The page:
Conversely, vetting of referees by the local Constable and the Home Office constituted a disciplinary mechanism not only for naturalization candidates themselves but their social circle as well, proscribing and prescribing the conduct of personal and professional lives. To be eligible, a referee must be a natural-born British subject and a householder but not the applicant's "agent or solicitor." In addition, a man and his referees must exhibit that critical but elusive Victorian virtue, respectability. (31) Accordingly William Morant, Chief Constable in 1896, reported of a draper, an ironmonger, an engineer, a butcher and a miner, all referees for master mariner Christian Nelson, "The above named referees are householders, British born subjects, and respectable men," describing those of Christian Herder as "gentlemen of the highest character and respectability." (32) In contrast, Magnus Cheyne failed to pass muster because he had never visited Martin Stephan in his home, while James Reside, an engine fitter, fell afoul of the Chief Constable by consorting with bookmakers. (33) A man's fitness for naturalization thus rested not only on his own conduct and attainments but on those of the company he kept; in turn the process of naturalization extended local and national governments' disciplinary and nationalizing discourses beyond individual migrants into the community at large.

"Having Lived Close Beside Them All the Time"

Given the prospect of exposure to such rigors, what manner of men and women in industrial Tyneside formed friendships with foreigners strong enough to sustain a naturalization claim? Between 1879 and 1934 a broad array of South Shields residents from every walk of life did so: adults of all ages and stations, women as well as men, clergy and laity, professionals as well as workingmen and women. (34) While some candidates appealed to authorities such as an employer, their family doctor, their union representative or teacher, most drew on neighbors, co-workers, business contacts, co-religionists, and relatives, men and women of similar social standing to themselves, with whom they interacted in the course of daily life. The 676 referees appearing in the record reported scores of different occupations, from well represented trades such as butchers (33), grocers (31), and master mariners (18) to rare ones such as the isolated medical botanist, the single tallowchandler, or the lone private inquiry agent and furniture dealer. (35) Befriending a migrant, although not the statistical norm in industrial South Shields, was hardly confined to isolated social marginals. Omissions in the data preclude statistical precision, yet analysis of those referees with a designated occupation, as opposed to "J.P." or "landlady," bears out the impression that the vast bulk were skilled workmen or small shopkeepers, socioeconomically similar to the applicants they supported. (36) Examining these 676 references illuminates the public and private relationships migrants forged in industrial South Shields. The content of such relationships, so rarely articulated, can be gleaned from the statements some men and their referees made to support naturalization petitions. (37)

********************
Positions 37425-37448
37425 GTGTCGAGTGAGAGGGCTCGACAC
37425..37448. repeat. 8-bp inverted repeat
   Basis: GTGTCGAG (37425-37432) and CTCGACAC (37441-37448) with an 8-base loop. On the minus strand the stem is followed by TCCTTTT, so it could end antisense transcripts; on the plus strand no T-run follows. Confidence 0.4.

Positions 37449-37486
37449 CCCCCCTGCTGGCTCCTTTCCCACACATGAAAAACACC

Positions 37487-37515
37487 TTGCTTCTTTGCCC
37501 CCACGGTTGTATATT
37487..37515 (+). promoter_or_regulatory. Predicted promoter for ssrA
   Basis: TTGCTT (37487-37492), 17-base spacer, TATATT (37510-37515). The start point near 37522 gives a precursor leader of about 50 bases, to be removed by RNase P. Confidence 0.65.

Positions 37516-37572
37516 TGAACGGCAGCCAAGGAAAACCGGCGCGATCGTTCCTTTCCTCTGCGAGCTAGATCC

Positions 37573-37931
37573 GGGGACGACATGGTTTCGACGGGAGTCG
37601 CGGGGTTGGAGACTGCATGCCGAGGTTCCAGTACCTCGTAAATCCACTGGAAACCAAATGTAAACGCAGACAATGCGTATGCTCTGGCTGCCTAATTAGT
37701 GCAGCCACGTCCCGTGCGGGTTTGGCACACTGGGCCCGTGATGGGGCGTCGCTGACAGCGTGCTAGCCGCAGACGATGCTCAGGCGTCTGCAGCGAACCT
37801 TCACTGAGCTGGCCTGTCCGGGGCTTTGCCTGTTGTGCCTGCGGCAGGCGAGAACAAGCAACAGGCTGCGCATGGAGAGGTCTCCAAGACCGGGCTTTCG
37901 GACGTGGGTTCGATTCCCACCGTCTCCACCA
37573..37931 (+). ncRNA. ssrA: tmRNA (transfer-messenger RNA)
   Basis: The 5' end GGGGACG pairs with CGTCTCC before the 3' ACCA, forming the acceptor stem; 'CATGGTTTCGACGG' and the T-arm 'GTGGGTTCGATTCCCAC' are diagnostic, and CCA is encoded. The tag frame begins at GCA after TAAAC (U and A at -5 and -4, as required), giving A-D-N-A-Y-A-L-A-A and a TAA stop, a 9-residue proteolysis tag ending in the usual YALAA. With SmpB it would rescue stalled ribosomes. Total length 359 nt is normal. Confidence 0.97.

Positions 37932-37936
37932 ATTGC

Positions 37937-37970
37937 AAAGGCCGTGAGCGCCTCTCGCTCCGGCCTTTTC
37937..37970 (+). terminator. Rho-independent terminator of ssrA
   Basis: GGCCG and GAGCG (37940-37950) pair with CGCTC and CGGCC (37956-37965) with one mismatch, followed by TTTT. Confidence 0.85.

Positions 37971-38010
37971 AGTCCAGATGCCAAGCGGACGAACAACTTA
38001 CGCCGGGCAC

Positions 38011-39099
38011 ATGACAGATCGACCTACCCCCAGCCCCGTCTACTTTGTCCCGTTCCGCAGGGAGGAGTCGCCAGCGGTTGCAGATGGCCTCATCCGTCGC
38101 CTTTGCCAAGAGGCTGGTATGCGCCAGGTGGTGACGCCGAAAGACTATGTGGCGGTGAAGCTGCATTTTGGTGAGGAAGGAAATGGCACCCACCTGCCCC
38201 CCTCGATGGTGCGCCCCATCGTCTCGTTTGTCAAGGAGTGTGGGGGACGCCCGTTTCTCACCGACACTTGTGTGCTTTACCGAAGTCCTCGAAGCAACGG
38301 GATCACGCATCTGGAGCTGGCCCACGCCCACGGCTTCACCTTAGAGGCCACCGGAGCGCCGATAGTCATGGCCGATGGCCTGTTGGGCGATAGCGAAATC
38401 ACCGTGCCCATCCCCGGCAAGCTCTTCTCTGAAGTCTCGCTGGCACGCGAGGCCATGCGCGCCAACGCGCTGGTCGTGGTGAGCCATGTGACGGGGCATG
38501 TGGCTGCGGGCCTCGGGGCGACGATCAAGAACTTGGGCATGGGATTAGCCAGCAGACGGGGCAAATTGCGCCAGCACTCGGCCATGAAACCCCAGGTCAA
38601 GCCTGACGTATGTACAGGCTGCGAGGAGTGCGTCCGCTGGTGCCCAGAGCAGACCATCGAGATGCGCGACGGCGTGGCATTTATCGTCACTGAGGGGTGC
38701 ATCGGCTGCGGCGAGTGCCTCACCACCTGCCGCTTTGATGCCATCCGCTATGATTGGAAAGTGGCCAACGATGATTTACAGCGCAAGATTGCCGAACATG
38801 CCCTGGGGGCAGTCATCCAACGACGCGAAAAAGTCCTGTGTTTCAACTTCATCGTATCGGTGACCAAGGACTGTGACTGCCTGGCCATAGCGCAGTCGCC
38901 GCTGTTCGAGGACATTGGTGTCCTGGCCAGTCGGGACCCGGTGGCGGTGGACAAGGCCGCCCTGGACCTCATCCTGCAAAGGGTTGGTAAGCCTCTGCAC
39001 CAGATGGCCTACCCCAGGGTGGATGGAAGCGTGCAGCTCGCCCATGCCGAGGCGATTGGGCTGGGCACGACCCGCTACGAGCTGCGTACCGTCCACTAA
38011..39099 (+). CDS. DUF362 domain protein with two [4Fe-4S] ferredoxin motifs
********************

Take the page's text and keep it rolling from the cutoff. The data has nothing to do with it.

Most visibly, bonds formed among men practicing the same trade. (39) Nine butchers, more than any other single trade, drew support from fellow butchers, thirteen in all. (40) Not simply butchers, most of these proved German pork butchers whose social networks extended between South Shields, Jarrow, and southwestern Germany, suggesting the manner in which personal relationships built out from the native born into migrant networks. (41) Such evidence suggests that occupational networks might as easily have reinforced ethnic solidarities as eroded them, and renders visible the geographically broader and multiply layered networks truncated by this analysis confined to one town. Master mariners too enjoyed a high degree of support from their fellows, seven of them endorsed by another master mariner, and Carl Christian Bruhn by two. (42) The prominence of these two trades suggests how older forms of fraternal solidarity might be harnessed and rearticulated with modern statebuilding. (43) Five more men drew on their fellows in a particular trade (44) Although striking, occupational brotherhoods remained less significant in numerical terms than daily interactions in street and neighborhood: in most cases a majority of referees came from outside a man's trade.

For other types of occupational contacts also sustained these friendships. In the nineteenth century even simple commercial transactions with a tailor or furniture dealer sufficed to legitimate a relationship. Innkeeper William Sketheway "from time to time during the last five years and upwards bought furniture of" Isaac Pearlman, while John Edmund Bilbrough reported "buying and selling large quantities of coal" from Pearlman's brother Joseph. (45) Eight men called on employers or supervisors: (46) Frederick James Boyd, Emeterio Bilbao's "superior officer" on the ss. Stonehenge, reported Bilbao "one of the best men he has ever known." (47) Five mariners called on a total of seven shipmates, (48) and three men on six workmates. (49) All four of Emil Granlund's referees, coal trimmers like himself, worked with him in the same squad. (50) In addition, men mobilized professional relationships: three their family doctors, (51) three Charles Bellam, local representative of the National Sailors' and Firemen's Union, (N.S.F.U.), (52) and two William Burdon, secretary of the marine engineer's union. (53) Leslie Pearlman called on his schoolmaster William Thomas, (54) Andrew Anderson on his teacher H.B. Duncan, who "prepared applicant for his extra examinations in seamanship", (55) and George Edwin Anderson on Peter Phillips Bedson, his former chemistry professor at Armstrong College. The Reverend Horace Sydney Sylvester Jackson, Vicar of St Jude's, knew George Edwin Anderson "through his attendance at the Church of which I am Vicar, and his residence in the Parish." (56) Seven relied on landlords, landladies or rent collectors, particularly useful for documenting residency. (57) William Harvey Bailey based his "particular knowledge" about Reynold Erickson from "collecting his rent weekly ... in fact he has seen him weekly for ten years." (58)